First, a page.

Video games have not always proven to be the finest movies. In fact, the relationship is almost perfectly inverted. The better the game that inspires the film, the worse the film turns out.
When we were young and naive in the early days of the 90s, we didn’t know better than to shrug and forgive, even after industry-wide jokes like the Super Mario Bros. in 1993. People can make mistakes, we thought. We hadn’t yet seen Transformers. We didn’t truly understand Hollywood. Today, we’re a little smarter than that. We hope.
A History of Failures
We know that we should be suspicious of movies based on video game properties. We know that, if it’s a Resident Evil movie, Milla Jovovich will do improbably stop motion gymnastics while shooting evil monsters right in their brain parts. Expectations have generally cooled, after multiple abortive attempts to capture the magic of the latest gaming hit on the big screen, several years after the peak of the property’s popularity and including about a third of the things that define the inspiring game. There’s no shortage of terrible video game adaptations. And whether Sonic or Detective Pikachu is labeled the Bad Movie About the Anthropomorphic Mascot of a Popular Video Game Franchise, we can at least know that the eventual loser will be far from alone.
Infuriatingly, this film, the poster child for a ruinously bad video game adaptation is in fact still considered canon. Of course, it shouldn’t be forgotten that Waluigi’s uncircumcised member is also a proud member of the official Nintendo Brand Mario Universe lore, for some reason. So maybe we have greater respect for the “story” of the Mario games than the creator’s do.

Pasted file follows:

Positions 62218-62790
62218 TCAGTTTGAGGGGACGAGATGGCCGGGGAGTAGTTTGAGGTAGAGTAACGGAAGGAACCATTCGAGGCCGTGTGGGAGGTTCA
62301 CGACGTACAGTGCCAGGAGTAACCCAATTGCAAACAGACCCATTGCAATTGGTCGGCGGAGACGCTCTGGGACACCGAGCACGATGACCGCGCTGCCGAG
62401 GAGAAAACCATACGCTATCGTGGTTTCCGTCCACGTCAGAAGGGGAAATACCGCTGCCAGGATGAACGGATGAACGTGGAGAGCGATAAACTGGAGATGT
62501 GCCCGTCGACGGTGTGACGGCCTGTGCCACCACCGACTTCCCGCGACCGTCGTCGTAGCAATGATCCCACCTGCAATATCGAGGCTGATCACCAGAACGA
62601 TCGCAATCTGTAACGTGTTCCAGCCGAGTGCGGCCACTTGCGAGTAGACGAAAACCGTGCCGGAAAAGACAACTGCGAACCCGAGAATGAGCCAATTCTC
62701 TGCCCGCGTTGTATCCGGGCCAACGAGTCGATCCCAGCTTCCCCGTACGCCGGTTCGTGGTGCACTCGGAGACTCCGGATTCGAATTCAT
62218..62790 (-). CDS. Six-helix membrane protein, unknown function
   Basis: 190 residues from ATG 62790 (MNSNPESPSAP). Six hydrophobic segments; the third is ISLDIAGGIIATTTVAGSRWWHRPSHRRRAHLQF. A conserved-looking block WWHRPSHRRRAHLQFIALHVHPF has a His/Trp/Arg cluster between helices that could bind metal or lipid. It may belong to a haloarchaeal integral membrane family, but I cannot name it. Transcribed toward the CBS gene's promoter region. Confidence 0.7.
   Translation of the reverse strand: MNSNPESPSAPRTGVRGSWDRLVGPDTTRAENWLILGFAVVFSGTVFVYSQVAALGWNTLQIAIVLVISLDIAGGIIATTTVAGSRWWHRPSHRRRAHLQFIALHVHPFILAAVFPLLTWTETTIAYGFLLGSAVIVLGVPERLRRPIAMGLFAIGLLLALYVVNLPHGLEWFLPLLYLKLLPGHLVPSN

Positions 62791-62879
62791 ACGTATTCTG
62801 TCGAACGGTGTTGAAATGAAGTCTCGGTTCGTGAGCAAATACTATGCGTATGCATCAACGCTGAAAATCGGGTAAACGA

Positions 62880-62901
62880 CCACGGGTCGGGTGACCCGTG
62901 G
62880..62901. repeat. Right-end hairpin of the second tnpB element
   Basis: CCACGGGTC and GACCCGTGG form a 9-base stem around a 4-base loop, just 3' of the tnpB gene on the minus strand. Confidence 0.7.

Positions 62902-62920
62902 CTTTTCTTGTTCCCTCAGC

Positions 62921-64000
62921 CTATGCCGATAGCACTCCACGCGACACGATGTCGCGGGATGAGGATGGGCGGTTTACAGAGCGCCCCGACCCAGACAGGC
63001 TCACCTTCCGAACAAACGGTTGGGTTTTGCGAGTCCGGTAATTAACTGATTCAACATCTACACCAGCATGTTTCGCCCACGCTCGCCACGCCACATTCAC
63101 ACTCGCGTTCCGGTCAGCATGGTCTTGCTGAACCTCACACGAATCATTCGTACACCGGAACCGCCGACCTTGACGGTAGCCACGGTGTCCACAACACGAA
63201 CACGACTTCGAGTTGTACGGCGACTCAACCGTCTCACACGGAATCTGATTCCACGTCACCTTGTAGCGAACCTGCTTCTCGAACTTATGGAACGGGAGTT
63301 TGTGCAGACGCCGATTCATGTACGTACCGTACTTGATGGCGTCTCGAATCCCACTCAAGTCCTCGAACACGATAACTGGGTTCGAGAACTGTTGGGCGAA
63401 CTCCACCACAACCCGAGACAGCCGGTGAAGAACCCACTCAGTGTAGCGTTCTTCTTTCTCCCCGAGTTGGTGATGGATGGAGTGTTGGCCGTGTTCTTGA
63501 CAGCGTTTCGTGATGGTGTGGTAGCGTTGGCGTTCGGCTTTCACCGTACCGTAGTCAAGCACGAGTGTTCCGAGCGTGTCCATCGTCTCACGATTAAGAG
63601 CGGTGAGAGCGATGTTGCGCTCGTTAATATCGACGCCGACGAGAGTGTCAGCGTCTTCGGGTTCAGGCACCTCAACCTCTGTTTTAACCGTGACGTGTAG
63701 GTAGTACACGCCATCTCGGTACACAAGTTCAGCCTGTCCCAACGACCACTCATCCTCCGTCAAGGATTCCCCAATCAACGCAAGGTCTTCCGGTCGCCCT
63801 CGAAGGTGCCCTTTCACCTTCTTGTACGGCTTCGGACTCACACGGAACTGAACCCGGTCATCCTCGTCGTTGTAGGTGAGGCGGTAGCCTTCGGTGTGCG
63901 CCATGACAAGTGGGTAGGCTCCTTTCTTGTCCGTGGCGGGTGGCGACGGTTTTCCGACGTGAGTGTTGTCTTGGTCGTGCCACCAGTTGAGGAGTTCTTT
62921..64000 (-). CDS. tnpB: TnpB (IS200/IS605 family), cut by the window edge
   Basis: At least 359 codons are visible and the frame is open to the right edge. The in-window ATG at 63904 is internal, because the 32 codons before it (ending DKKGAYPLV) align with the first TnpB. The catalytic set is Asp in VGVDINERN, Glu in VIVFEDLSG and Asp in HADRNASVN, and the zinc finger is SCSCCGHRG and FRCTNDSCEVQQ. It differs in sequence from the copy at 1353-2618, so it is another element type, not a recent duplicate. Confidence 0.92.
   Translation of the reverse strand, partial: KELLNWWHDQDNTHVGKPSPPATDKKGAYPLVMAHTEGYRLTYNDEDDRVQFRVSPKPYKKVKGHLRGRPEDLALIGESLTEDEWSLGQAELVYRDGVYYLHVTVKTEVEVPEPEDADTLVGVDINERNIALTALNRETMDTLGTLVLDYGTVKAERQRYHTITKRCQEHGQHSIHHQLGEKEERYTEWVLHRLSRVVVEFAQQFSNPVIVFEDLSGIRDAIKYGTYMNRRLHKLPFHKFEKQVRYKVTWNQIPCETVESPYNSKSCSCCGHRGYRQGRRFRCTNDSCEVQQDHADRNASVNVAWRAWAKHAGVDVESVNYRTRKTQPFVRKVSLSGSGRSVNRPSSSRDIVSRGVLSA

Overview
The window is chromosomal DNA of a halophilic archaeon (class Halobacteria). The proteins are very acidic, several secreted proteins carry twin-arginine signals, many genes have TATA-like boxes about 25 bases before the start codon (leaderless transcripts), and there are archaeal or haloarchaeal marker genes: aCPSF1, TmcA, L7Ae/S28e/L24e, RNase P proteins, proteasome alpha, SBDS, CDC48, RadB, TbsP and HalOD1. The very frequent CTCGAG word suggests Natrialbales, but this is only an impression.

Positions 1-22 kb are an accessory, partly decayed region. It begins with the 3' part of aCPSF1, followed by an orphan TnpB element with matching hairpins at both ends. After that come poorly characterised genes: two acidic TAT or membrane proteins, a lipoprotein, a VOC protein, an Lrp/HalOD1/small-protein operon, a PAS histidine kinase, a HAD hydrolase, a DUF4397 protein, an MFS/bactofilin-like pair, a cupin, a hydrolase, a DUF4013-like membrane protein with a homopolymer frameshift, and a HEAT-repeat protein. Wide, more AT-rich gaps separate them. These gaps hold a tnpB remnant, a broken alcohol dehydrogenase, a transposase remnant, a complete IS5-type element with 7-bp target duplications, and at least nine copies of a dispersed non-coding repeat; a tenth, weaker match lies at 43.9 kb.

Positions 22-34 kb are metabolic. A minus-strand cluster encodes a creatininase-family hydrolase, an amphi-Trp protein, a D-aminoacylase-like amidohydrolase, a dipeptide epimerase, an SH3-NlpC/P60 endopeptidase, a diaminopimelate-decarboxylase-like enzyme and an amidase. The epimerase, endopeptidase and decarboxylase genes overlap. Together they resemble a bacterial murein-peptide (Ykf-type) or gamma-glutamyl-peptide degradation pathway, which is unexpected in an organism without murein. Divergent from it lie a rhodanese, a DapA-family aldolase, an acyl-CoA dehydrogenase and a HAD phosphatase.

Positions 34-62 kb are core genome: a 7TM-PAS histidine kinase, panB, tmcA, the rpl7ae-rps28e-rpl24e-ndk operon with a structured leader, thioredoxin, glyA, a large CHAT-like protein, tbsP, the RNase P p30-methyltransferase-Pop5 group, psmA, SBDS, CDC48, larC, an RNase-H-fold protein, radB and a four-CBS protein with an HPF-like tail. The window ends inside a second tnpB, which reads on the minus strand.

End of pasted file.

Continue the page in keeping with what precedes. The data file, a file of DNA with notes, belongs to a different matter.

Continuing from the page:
After all, there was hardly anything like a cohesive narrative across the first few games. They were more like retellings of the same story than some kind of extended universe. But that’s what made the Super Mario Bros movie such an exciting film. It represented the confirmation by Hollywood that video games were a big deal, and an amazing film might have touched off a generation of clever adaptations of classic games.
But it was not to be. The film barely scratched the bottom of the feet of our expectations, and it established a triumvirate of terrible video game adaptation harbingers.
1. Pointless, Awful Details
The movie answered some of our questions, like “What’s Mario’s Surname?” Mario. His name is Mario Mario. And his brother is Luigi Ma… you know what, never mind. Apart from ruining the canon, the film famously offered some of the grosser scenes in video game adaptation franchise history, really leaning into the whole “plumber” part of the Mario routine. Which, let’s be frank, is definitely the least important part of the MCU: the Mario Cinematic Universe.
In fact, Mario only became a plumber in Super Mario Bros. by accident. Mario’s job was typically assigned based on the game he was in: in Donkey Kong, Mario was a carpenter; owing to Super Mario Bros. many sewer pipes, he’s a plumber. So the basis of the film wasn’t exactly A Song of Ice and Fire.
The models and creature design fails to deliver even more spectacularly. For a game with tons of fantastical elements, Super Mario Bros the movie roundly failed to deliver on any of the charm or heart found in the video games. The creature designs have absolutely nothing in common with the in-game models, putting turtle-shaped Koppas in giant red greatcoats like Russian oligarchs. Topping that wreck with a Q-tip of a noggin was just adding insult to the already fatal injury to the film’s credibility.
2. Needlessly Convoluted Story